How much of my time will be involved if I agree to volunteer?

As a volunteer guardian, one or two hours per month would generally be needed. This time could be a combination of telephone and in-person contacts, including attending the quarterly care conferences, when possible. Volunteer guardians are required to attend an initial training program. The Volunteer Coordinator will contact you with the location and time of the training program.

What can you tell me about the people who are in need of a volunteer?

The people who are referred to the Wayne County Volunteer Guardianship Association (WCVGA) must be adults, are most often indigent, lacking available or appropriate family and/or support systems, and are unable to make decisions for themselves as defined by law. The majority reside in long term care facilities and group homes.

What kinds of things would I be doing as a volunteer?

As a volunteer guardian your primary tasks would be health-related decision-making and advocating for the ward. You would always have the Volunteer Coordinator available for consultation as you make decisions.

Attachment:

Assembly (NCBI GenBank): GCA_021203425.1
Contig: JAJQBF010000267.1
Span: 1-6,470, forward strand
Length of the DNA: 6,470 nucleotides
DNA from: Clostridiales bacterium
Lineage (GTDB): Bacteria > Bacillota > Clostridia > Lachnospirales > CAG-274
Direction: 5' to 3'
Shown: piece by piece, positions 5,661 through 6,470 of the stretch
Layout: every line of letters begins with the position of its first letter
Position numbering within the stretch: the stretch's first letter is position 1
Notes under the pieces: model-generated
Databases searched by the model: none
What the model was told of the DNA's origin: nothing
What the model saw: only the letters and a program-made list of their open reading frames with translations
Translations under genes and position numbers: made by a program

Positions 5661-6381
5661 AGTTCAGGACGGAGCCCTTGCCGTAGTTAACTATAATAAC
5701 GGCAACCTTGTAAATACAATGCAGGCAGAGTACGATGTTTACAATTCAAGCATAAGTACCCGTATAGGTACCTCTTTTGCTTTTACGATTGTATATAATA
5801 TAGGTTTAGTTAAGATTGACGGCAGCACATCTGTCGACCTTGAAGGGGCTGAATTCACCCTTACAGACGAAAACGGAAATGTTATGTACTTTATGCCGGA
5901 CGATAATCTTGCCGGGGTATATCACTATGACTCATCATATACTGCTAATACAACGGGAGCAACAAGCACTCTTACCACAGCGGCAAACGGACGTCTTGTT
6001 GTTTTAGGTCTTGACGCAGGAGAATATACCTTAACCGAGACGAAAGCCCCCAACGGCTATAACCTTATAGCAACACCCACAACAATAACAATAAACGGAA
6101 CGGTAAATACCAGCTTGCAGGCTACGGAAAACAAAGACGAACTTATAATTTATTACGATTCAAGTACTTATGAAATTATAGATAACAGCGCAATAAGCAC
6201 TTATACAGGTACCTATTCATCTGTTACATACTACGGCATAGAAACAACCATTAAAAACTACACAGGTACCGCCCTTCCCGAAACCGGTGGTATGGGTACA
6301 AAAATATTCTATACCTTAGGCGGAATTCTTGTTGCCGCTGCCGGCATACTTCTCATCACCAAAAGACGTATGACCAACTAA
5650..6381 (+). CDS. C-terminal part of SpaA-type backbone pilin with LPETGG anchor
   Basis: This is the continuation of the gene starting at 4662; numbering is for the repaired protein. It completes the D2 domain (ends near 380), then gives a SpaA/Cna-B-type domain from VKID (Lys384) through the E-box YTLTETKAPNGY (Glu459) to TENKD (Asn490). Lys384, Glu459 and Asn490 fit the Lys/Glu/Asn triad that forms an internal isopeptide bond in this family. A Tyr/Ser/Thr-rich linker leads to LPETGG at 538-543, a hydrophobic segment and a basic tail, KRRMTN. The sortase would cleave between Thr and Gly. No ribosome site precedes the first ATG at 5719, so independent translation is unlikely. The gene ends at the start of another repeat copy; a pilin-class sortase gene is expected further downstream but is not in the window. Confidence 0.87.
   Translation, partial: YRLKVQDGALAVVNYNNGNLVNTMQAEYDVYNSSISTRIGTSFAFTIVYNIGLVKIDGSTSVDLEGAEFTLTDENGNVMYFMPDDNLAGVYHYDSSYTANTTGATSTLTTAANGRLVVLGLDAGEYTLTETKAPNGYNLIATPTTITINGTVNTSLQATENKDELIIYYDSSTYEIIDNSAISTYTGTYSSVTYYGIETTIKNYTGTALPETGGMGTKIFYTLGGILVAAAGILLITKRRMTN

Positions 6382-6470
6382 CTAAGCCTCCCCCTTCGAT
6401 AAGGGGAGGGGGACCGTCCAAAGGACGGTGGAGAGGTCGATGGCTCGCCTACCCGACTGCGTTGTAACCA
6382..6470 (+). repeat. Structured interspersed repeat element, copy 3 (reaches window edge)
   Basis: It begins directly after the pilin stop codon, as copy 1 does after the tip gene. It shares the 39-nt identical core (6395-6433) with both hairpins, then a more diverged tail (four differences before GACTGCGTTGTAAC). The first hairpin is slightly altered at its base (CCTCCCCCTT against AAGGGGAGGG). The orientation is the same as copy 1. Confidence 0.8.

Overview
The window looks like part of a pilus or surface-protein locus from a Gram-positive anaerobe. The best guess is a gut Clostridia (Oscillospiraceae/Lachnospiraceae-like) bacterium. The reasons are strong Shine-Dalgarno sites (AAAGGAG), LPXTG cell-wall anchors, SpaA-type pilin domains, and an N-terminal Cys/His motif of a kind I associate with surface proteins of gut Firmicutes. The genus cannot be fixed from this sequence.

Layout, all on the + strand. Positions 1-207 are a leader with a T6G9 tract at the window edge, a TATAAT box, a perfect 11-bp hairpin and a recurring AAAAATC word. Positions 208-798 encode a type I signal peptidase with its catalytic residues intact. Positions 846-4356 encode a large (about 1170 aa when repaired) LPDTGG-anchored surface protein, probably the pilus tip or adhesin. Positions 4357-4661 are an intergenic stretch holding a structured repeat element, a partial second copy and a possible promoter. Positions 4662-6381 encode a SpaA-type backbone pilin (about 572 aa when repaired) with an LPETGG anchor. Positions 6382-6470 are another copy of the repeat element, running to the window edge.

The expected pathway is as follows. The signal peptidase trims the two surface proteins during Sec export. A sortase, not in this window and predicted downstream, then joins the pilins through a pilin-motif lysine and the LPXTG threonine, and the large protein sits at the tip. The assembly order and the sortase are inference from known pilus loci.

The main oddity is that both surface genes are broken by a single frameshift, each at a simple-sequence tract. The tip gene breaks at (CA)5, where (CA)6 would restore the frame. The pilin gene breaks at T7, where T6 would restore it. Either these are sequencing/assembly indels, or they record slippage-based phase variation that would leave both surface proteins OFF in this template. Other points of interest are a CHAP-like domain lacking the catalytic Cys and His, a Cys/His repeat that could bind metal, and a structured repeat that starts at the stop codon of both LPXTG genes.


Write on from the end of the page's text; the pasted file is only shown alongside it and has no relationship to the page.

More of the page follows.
What costs am I likely to incur if I volunteer?

You are not personally liable for any costs incurred by the ward that exceed the ward’s assets. You incur the travel and telephone costs of having contact with the ward.

If I go through the training does that mean that I am committing myself to being a volunteer?

There is a process to becoming a volunteer and you will not be asked to make a commitment until the training is completed. You will be asked to complete an application and provide three references. The application is submitted to the WCVGA. Each applicant will undergo a background check. After the training is completed you will be asked if you are ready to commit to being a Volunteer Guardian. The WCVGA will try to geographically match Volunteer Guardians and Wards. Once a match is made you will be given information about the person, their needs, and health status. If at that time you are ready to proceed as a Volunteer Guardian, the WCVGA will prepare the necessary paperwork for court.

What do I do and who do I call if and when I run into a problem after the relationship with the Ward begins?